1) Zak was tried for drugs and firearms violations, based on evidence that he sold about $25,000 worth of cocaine per week in New York City and employed 50 or so street hustlers to execute these sales. Zak sought to represent himself at trial and the trial judge made a proper Faretta inquiry and obtained a proper waiver from Zak of his right to counsel. The trial judge informed Zak that she was going to appoint Belle as standby counsel for Zak. The trial judge explained, however, that Belle could only act as an advisor and could not participate in the trial directly by addressing the jury, conducting examinations or cross-examinations, or making objections. The trial judge was concerned that Zak posed a security threat because he had resisted arrest and because of the crimes with which Zak was charged. So the trial judge decided that Zak would be required to remain at his counsel table throughout the trial, and that he could not approach the bench for sidebar conferences (when the cou rt and counsel would speak on the record without the jury being able to overhear them). Belle was delegated with the task of representing Zak at the sidebar conferences and with carrying messages back and forth from Zak to the trial judge during these events. During the nine-day trial there were 21 sidebar conferences. The topics ranged from the admission of evidence to the scheduling of lunch for the jurors. Zak never objected to the judge’s decision to confine him to the defense counsel table. Zak did give an opening statement and a closing statement. He also testified in the form of a narrative statement. He did not cross-examine the state’s witnesses because he did not know how to do it, and because Belle did not volunteer to give him advice about how to do it. Nor did Zak make any objections because he did not understand the rules of evidence and because Belle did not inform him about all the types of objections that he could have made successfully, which were many. Zak was convi cted. On appeal, Zak argues that the trial judge’s decision to confine him to the counsel table violated his constitutional rights. Therefore he should have a new trial where he will represent himself and will be allowed to participate personally in all sidebar conferences. Which of the following arguments will the defense counsel NOT make to support Zak’s claim?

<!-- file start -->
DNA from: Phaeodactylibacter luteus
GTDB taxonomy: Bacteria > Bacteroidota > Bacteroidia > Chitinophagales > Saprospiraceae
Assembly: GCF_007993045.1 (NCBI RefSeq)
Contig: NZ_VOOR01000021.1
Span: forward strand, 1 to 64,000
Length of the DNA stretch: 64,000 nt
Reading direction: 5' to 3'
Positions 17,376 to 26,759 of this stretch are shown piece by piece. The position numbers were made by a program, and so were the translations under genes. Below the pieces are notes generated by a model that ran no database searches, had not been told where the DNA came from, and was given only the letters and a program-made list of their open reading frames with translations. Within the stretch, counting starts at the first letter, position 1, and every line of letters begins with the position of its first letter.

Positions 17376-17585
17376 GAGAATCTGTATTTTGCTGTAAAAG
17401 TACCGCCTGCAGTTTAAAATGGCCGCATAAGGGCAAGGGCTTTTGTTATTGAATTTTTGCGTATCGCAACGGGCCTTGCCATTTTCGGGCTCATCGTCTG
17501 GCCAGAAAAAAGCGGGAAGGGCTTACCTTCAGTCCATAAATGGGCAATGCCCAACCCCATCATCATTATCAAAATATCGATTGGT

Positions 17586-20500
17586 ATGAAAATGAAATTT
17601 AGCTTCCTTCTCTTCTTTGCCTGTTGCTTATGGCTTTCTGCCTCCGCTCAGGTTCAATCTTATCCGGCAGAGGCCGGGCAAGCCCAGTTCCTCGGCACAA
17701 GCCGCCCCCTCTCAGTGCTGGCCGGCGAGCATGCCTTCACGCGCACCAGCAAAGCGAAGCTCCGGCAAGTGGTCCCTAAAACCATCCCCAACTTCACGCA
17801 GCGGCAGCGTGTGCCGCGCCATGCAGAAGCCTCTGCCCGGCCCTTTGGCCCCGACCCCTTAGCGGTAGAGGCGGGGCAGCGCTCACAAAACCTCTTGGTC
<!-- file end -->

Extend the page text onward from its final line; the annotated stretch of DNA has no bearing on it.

A. That the trial judge’s decision violated Zak’s Sixth Amendment right to self-representation because of insufficient evidence that he posed a security threat that required his confinement to the counsel table.
B. That the trial judge’s decision damaged Zak’s ability maintain control over his own defense.
C. That the trial judge’s decision violated Zak’s right to “hybrid representation” through the combined representation of Zak and Belle as standby counsel.
D. That the trial judge’s decision damaged Zak’s ability to maintain the appearance that he was representing himself.